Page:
Modern Architecture

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Oxford University Press, 2002 - Architecture - 287 pages
6 Reviews
Colquhoun, an eminent scholar in the field of architecture, offers here a new account of international modernism that explores the complex motivations behind this revolutionary movement and assesses its triumphs and failures. The book focuses on the work of the main architects of the movement such as Frank Lloyd Wright, Adolf Loos, Le Corbusier, and Mies van der Rohe, re-examining their work and shedding new light on their roles as acknowledged masters. The author presents a fascinating analysis of architecture with regard to politics, technology, and ideology, all while offering clear descriptions of the key elements of the Modern movement.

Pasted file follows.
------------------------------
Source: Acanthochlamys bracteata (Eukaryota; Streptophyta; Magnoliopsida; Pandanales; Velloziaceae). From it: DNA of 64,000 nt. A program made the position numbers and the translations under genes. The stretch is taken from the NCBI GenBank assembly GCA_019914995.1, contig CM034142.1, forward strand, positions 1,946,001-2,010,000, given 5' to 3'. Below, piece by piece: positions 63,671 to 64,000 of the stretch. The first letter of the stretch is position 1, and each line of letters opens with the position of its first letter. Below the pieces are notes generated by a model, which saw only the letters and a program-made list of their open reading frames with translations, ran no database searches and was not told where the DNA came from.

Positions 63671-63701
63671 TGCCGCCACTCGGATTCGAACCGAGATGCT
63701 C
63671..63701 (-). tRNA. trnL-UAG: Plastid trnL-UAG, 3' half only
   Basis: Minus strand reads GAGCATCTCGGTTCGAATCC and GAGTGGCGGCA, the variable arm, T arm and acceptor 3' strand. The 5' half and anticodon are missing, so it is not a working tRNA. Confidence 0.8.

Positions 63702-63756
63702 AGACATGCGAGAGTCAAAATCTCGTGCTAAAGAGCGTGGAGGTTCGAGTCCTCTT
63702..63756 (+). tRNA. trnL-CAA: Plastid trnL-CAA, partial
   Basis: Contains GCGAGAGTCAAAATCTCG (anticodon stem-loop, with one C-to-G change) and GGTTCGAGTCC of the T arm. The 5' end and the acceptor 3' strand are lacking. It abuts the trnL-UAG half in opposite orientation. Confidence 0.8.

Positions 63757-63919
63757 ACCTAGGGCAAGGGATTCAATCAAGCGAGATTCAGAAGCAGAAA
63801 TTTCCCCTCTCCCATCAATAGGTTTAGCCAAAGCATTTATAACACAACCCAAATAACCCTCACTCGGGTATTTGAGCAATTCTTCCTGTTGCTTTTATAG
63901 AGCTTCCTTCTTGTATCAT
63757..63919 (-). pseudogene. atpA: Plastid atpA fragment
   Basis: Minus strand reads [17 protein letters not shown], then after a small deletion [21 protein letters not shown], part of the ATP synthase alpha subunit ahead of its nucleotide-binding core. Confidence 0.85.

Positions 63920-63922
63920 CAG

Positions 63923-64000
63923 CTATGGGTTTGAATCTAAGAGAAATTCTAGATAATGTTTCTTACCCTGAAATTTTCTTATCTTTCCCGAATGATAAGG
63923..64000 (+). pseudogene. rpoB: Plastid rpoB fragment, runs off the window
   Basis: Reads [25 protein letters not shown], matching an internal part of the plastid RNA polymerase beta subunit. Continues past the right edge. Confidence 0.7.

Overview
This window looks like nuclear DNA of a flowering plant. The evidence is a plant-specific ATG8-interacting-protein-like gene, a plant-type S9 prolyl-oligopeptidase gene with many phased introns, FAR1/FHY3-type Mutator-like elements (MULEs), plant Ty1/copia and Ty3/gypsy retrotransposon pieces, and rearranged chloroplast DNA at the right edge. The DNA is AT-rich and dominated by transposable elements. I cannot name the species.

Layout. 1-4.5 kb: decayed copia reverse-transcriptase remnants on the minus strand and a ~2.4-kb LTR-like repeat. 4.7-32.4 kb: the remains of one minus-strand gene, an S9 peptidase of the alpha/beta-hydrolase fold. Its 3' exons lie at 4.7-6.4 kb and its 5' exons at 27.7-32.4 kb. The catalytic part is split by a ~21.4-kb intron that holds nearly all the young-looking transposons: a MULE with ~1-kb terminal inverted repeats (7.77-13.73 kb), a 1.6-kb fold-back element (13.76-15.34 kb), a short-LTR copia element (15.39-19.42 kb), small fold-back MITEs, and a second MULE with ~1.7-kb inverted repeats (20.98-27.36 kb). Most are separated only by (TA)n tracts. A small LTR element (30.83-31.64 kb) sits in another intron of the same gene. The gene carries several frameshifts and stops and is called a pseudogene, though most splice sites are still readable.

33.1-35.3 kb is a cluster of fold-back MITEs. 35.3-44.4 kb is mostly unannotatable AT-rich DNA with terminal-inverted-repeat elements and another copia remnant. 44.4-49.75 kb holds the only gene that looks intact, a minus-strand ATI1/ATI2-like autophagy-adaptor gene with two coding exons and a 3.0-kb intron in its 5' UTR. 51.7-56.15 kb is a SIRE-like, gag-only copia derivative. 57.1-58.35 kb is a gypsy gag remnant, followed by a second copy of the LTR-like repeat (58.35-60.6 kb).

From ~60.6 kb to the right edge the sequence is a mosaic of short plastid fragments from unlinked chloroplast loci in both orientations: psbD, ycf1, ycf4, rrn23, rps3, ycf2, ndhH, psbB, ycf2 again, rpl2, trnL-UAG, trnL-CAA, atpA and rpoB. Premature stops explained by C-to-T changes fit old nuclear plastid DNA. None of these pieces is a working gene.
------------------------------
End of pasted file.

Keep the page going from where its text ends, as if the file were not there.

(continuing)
Colquhoun shows clearly the evolution of the movement from Art Nouveau in the 1890s to the mega-structures of the 1960s, revealing the often-contradictory demands of form, function, social engagement, modernity and tradition.

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LibraryThing Review

User Review  - pranogajec - LibraryThing

Filled with insightful comments, but the book has two major shortcomings: the post-WWII era is woefully underrepresented (with almost no discussion of postmodernism), as is the non-Western dimension ... Read full review

Review: Modern Architecture

User Review  - Stefan Elsholtz - Goodreads

Useful as a survey but a bit short on context and theoretical insight. Read full review

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About the author (2002)

Alan Colquhoun was born in 1921, and studied architecture in Edinburgh and London. He was in partnership with J. H. Miller from 1961 until 1988. He is currently Professor Emeritus in the School of Architecture at Princeton University. His other publications include 'Essays in Architecture: Modern Architecture and Historical Change' and 'Modernity and the Classical Tradition: Architectural Essays 1980-1987'.

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